A Student of History

December 7, 2007

Hitchens on Mormonism

Filed under: Early America,The past that is still with us — John Maass @ 5:43 pm

 

At Slate, Christopher Hitchens, an avowed atheist to be sure, provides a narrative of what Mitt Romney holds to be true.   The tone of the piece is, to be sure, not what one would call “pro-Mormon,” as this excerpt demonstrates:

In March 1826 a court in Bainbridge, New York, convicted a twenty-one-year-old man of being “a disorderly person and an impostor.” That ought to have been all we ever heard of Joseph Smith, who at trial admitted to defrauding citizens by organizing mad gold-digging expeditions and also to claiming to possess dark or “necromantic” powers. However, within four years he was back in the local newspapers (all of which one may still read) as the discoverer of the “Book of Mormon.” He had two huge local advantages which most mountebanks and charlatans do not possess. First, he was operating in the same hectically pious district that gave us the Shakers and several other self-proclaimed American prophets. So notorious did this local tendency become that the region became known as the “Burned-Over District,” in honor of the way in which it had surrendered to one religious craze after another. Second, he was operating in an area which, unlike large tracts of the newly opening North America, did possess the signs of an ancient history.

One of the interesting comments made by Hitchens is that for historians, the actual story of Joseph Smith’s shenanagins “is almost embarrassing to read, and almost embarrassingly easy to uncover.”  The records for the most part are all there, in court documents and newspaper reports.  

November 27, 2007

“This has nothing to do with free speech”??

Filed under: The Academy,The past that is still with us,The world today — John Maass @ 12:41 pm

As I noted here, two contoversial speakers were to speak at the Oxford Union yesterday, one of whom is David Irving, noted (and previously jailed) Holocaust denier.  The BBC tells us that “hundreds of protesters besieged the Union Society, furious at the decision to invite the leader of the far-right British National Party to speak there, along with a historian who has denied that the holocaust ever happened.”   Ultra right winger Nick Griffin was the other scheduled speaker, and he was “bustled in surrounded by a group of skinheads to protect him.”  As if that isn’t going to get folks ticked off, eh?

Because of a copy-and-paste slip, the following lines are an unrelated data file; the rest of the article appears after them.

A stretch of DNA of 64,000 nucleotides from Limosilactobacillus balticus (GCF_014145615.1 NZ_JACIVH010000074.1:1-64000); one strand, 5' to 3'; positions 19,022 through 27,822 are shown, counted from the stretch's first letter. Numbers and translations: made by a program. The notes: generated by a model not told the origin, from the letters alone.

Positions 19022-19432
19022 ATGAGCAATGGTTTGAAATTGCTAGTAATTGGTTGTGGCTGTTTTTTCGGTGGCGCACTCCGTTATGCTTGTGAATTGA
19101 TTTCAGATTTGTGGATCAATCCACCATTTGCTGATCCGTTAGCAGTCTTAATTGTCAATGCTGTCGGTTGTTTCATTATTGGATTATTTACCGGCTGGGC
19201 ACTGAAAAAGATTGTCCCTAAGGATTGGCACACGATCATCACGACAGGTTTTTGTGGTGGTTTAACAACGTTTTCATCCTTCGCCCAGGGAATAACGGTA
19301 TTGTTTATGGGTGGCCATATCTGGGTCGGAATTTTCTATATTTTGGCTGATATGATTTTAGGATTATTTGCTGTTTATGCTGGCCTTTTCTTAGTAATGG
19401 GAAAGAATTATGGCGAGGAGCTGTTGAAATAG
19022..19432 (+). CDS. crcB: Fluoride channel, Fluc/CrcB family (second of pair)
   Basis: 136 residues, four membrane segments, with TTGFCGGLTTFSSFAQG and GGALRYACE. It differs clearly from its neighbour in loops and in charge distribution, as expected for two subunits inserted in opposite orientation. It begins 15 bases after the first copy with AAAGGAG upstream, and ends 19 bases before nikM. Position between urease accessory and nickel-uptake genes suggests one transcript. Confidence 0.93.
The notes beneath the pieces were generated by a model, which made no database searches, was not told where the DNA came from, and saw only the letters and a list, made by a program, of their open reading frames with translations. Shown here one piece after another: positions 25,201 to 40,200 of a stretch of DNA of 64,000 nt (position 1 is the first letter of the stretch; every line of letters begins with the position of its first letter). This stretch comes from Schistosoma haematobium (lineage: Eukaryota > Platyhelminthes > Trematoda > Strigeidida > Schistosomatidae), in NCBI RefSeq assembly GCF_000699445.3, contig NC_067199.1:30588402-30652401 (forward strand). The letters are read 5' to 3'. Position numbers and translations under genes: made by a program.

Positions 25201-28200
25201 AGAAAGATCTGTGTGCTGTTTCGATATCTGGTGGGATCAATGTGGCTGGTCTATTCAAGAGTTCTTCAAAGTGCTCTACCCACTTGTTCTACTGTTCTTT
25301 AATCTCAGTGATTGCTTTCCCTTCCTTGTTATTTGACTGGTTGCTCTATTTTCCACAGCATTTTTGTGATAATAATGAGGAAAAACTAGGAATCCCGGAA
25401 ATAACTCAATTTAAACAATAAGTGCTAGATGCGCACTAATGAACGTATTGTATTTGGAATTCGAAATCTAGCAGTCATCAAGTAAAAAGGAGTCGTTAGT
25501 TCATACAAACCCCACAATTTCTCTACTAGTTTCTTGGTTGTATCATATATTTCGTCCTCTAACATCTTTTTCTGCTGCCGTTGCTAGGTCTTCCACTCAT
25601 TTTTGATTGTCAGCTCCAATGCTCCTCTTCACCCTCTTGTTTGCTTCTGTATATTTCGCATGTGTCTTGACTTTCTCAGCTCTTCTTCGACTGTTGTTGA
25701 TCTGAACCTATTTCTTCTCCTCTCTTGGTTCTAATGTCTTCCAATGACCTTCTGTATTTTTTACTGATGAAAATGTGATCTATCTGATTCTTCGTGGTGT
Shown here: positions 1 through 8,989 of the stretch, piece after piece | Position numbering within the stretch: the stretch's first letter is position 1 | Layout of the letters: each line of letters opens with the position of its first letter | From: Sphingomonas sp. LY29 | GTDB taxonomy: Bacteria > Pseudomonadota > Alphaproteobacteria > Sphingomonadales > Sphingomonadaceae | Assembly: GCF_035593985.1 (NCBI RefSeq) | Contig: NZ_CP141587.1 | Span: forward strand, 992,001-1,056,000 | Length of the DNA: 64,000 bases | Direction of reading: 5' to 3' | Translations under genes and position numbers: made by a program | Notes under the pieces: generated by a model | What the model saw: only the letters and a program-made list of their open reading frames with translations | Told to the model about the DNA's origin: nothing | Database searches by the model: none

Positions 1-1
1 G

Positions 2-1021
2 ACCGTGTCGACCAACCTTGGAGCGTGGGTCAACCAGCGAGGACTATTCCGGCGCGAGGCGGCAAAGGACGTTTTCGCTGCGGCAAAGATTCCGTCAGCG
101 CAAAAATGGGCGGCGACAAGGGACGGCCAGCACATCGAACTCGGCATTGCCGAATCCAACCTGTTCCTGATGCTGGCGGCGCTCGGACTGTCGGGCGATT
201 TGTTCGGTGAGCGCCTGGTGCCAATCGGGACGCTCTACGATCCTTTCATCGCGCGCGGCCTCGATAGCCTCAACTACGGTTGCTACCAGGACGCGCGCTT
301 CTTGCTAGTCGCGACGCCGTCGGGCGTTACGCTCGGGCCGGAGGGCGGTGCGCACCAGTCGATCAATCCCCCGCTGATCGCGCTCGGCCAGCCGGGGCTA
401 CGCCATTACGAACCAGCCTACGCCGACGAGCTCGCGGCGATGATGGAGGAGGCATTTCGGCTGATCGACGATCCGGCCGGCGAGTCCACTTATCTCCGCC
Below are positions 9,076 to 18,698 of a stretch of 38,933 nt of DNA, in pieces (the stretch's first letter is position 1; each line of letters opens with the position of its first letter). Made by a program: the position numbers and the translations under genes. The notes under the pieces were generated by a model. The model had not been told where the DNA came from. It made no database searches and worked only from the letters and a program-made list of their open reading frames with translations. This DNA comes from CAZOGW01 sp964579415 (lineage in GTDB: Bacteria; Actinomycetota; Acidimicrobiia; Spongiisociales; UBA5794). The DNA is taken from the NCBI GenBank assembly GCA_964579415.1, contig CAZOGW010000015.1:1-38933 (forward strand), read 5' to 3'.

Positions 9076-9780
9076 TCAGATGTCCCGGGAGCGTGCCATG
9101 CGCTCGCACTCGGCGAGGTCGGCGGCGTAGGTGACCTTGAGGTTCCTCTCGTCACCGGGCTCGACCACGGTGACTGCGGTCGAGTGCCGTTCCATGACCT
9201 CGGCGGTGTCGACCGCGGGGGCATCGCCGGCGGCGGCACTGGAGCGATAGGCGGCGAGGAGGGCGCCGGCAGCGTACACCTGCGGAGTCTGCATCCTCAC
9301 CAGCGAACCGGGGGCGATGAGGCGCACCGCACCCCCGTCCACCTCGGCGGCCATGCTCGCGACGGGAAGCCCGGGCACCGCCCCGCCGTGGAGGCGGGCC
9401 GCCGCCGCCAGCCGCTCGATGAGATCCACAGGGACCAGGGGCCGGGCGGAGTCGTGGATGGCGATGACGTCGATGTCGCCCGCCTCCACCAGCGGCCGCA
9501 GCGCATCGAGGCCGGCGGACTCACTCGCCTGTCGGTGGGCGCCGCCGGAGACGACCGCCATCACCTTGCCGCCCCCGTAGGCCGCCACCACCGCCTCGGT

Still, where do we draw the line between unpopular opinions and preventing controversial people from speaking?  “This has nothing to do with free speech,” argued one protester, “it’s about giving credibility to fascists, making them appear to be part of the mainstream.”  Who decides that?  Its got everything to do with free speech, contrary to what this naive student shouted, but that does not mean everyone gets 30 minutes and a mike.  Leftists on American campuses routinely shout down conservatives such as David Horowitz, Jean Kirkpatrick, etc., and steal copies of right-wing student newspapers.  (Click here for example) That is surely wrong, although most of the time university officials do nothing in response.

The BBC goes on to report that “banners were draped over the walls surrounding the Union Society, bearing anti-racist slogans,” while chants reverberated through the narrow streets outside: “BNP – off the streets” and “Nazi scum – go home.”  Others, however, took a different tack:  One group supporting the event held a banner aloft bearing Voltaire’s famous dictum: “I disapprove of your views, but would fight to the death for your right to express them.”

Even then, the organisers decided to break it into two groups “for safety reasons.”  So the BNP’s Nick Griffin spoke in one room, while David Irving addressed students in another. Nonetheless, the Oxford Union Society is insisting the event was a success, albeit a qualified one.   President Luke Tryl said: “I think fascism is awful and abhorrent, but the way to take on fascism is through debate.

November 26, 2007

Protests over Holocaust Denier

Filed under: The Academy,The past that is still with us,Wars — John Maass @ 10:49 pm

Is it right or appropriate for a major university to invite a convicted Holocaust denier to debate on its campus?  Many say no at Oxford.

In the face of angry protests, the Oxford Union debating society went ahead on Monday with plans for an evening debate featuring David Irving, a British author jailed in Austria in 2005 for denying the Holocaust, and Nick Griffin, leader of the far-right British National Party, acquitted by a British court last year of stirring racial hatred.